Compton-Lilly, C. (2014). Introduction: Conceptualizing past, present, and future timespaces. In C. Compton-Lilly & E. Halverson (Eds.), Time and space in literacy research (pp. 1-16). New York, NY: Routledge.
Lynch, T., Hicks, T., Bartels, J., Beach, R., Connors, S., Damico, N…Zucker, L. (2019). Beliefs for integrating technology into the English language arts classroom. National Council of Teachers of English Position Statement. Retrieved from https://citejournal.org/volume-19/issue-3-19/english-language-arts/beliefs-for-integrating-technology-into-the-english-language-arts-classroom
Erstad, O., Gilje, O., Sefton-Green, J., & Arnseth, H. C. (2016). Learning identities, education and community: Young lives in the cosmopolitan city. Cambridge, UK: Cambridge University Press.
Erstad, O., Gillje, O., Sefton-Green, J., & Vasbø, K. (2009). Exploring ‘learning lives’: Community, identity, literacy and meaning. Literacy, 43(2), 100-106.
Franceschet, M., & Costantini A. (2010). The effect of scholarly collaboration on impact and quality of academic papers. Journal of Informetrics, 4(4), 540-553. doi:10.1016/j.joi.2010.06.003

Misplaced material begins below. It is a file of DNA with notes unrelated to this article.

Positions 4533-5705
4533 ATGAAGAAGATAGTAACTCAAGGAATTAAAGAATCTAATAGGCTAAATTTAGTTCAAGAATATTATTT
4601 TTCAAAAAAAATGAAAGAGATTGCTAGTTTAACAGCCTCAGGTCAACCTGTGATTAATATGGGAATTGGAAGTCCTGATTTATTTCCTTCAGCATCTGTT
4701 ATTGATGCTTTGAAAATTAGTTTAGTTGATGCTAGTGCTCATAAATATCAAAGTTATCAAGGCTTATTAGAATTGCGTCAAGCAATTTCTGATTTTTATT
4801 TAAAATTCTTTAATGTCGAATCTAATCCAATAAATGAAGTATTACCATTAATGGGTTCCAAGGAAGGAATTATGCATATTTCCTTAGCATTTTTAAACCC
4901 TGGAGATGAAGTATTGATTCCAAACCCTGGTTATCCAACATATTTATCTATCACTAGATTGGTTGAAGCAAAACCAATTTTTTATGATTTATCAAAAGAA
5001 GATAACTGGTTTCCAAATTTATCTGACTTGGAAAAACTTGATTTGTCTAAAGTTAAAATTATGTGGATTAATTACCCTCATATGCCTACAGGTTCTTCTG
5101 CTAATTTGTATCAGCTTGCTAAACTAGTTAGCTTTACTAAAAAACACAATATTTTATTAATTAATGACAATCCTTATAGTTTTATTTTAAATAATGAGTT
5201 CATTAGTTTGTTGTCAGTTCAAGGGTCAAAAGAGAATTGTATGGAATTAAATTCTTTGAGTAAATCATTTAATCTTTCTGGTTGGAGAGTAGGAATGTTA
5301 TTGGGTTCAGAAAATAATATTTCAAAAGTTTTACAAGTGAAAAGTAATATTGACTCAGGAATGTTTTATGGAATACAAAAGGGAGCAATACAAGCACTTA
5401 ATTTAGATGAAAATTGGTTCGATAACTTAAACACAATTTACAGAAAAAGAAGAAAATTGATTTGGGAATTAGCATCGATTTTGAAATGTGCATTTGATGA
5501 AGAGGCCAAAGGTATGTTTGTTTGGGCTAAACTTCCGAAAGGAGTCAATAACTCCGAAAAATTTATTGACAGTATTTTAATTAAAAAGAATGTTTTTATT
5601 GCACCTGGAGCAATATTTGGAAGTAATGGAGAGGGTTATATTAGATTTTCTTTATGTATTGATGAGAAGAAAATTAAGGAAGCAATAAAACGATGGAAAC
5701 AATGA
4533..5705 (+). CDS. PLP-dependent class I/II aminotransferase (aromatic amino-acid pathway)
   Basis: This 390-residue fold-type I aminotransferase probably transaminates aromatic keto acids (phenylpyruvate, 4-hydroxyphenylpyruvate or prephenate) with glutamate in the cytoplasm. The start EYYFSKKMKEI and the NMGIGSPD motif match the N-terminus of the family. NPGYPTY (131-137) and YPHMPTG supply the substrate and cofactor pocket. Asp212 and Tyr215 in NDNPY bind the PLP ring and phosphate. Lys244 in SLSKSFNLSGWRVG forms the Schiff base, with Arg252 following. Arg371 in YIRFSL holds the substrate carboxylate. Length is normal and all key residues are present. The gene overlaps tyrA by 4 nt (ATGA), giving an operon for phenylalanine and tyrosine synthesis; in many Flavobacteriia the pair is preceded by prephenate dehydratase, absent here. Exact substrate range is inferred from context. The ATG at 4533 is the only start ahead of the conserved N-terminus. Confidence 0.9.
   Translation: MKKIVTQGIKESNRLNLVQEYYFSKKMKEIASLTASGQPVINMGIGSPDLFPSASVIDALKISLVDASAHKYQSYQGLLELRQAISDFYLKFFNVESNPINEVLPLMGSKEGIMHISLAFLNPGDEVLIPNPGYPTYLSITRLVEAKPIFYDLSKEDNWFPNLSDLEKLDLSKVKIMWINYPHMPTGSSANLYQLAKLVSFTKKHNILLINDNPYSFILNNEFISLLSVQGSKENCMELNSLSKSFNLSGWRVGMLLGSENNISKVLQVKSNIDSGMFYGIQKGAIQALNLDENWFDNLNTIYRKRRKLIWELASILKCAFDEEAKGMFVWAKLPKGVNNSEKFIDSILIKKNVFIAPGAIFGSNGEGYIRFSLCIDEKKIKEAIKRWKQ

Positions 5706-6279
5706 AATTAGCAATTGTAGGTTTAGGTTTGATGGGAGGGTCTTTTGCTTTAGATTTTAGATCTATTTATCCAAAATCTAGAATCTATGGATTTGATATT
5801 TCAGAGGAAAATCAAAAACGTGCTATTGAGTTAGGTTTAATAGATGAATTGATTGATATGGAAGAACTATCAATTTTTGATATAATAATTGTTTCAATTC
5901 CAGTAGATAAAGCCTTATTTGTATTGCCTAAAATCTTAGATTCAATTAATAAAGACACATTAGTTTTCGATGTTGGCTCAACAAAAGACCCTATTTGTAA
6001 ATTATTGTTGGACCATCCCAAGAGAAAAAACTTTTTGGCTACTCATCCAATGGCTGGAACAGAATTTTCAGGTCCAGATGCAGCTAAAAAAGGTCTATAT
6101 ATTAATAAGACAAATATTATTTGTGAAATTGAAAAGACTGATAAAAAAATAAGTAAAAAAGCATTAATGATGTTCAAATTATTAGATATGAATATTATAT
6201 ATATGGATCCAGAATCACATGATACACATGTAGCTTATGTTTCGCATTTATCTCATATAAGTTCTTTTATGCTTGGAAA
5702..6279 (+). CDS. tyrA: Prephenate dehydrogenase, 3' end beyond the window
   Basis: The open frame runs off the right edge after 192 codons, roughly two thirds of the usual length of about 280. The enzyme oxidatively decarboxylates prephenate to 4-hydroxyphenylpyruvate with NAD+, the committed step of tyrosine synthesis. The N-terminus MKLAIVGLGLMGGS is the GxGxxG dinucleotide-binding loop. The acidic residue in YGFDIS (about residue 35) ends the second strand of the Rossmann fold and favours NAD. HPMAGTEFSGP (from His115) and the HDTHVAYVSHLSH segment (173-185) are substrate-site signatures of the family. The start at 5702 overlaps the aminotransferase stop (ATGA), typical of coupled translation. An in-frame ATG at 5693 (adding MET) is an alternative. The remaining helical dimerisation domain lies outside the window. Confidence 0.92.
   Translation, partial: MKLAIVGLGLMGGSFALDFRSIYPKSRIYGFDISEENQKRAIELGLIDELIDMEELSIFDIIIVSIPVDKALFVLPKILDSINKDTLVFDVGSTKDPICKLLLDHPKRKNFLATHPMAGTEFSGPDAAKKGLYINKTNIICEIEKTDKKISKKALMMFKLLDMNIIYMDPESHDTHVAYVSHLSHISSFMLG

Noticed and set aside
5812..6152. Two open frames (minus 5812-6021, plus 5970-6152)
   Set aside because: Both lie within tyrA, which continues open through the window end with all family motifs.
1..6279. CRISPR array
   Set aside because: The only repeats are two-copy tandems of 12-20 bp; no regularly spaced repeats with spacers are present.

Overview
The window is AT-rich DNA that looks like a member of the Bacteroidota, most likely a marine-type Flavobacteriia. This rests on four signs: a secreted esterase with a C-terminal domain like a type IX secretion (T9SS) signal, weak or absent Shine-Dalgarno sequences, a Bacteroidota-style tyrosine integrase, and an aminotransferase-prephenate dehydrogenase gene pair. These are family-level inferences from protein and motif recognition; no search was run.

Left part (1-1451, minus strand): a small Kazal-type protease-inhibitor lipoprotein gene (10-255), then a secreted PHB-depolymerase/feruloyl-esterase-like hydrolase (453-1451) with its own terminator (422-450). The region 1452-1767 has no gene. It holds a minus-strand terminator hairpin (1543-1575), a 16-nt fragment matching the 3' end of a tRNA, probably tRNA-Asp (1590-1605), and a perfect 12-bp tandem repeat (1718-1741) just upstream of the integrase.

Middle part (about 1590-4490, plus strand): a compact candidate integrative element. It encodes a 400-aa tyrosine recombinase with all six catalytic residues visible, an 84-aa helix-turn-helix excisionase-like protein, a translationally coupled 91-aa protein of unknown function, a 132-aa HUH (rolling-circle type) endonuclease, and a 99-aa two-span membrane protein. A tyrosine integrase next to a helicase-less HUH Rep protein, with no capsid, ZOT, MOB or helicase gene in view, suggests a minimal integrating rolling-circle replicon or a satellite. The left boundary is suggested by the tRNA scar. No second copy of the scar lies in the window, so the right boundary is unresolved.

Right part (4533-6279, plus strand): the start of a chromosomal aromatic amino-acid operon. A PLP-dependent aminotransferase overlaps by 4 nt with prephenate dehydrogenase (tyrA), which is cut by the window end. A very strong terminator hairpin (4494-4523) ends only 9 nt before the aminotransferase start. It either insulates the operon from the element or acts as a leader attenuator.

Hicks, T. (2018). The next decade of digital writing. Voices from the Middle, 25(4), 9-14.
Hicks, T., Young, C. A., Kajder, S., & Hunt, B. (2012). Same as it ever was: Enacting the promise of teaching, writing, and new media. English Journal, 101(3), 68-74.
Jenkins, H. (2006). Confronting the challenges of participatory culture: Media education for the 21st century. Chicago, IL: John D. and Catherine T. MacArthur Foundation.
Koehler, M. J., & Mishra, P. (2008). Introducing TPCK. In The AACTE Committee on Innovation and Technology (Ed.), Handbook of technological pedagogical content knowledge (TPCK) for educators (pp. 3-29). New York, NY: Routledge.
Lankshear, C., & Knobel, M. (2011). New literacies: everyday practices and social learning (3rd ed.). Maidenhead, UK: Open University Press.
Miller, S., & Fox, D. (2006). Reconstructing English education for the 21st century: A report on the CEE Summit. English Education, 38(4), 265-277. Retrieved from http://www.jstor.org/stable/40173222
Mishra, P., & Koehler, M. (2009, May). Too cool for school? No way! Using the TPACK Framework: You can have your hot tools and teach with them, too. Learning & Leading with Technology, 36(7), pp. 14-18.
Mills, K. A. (2010). A review of the “digital turn” in the new literacy studies. Review of Educational Research, 80(2), 246-271.
Moore, C. (2016). The future of work: What Google shows us about the present and future of online collaboration. TechTrends, 60(3), 233–244.
O’Halloran, K.L., Tan, S., & E, M. K. L. (2017). Multimodal analysis for critical thinking. Learning, Media and Technology, 42(2), 147-170.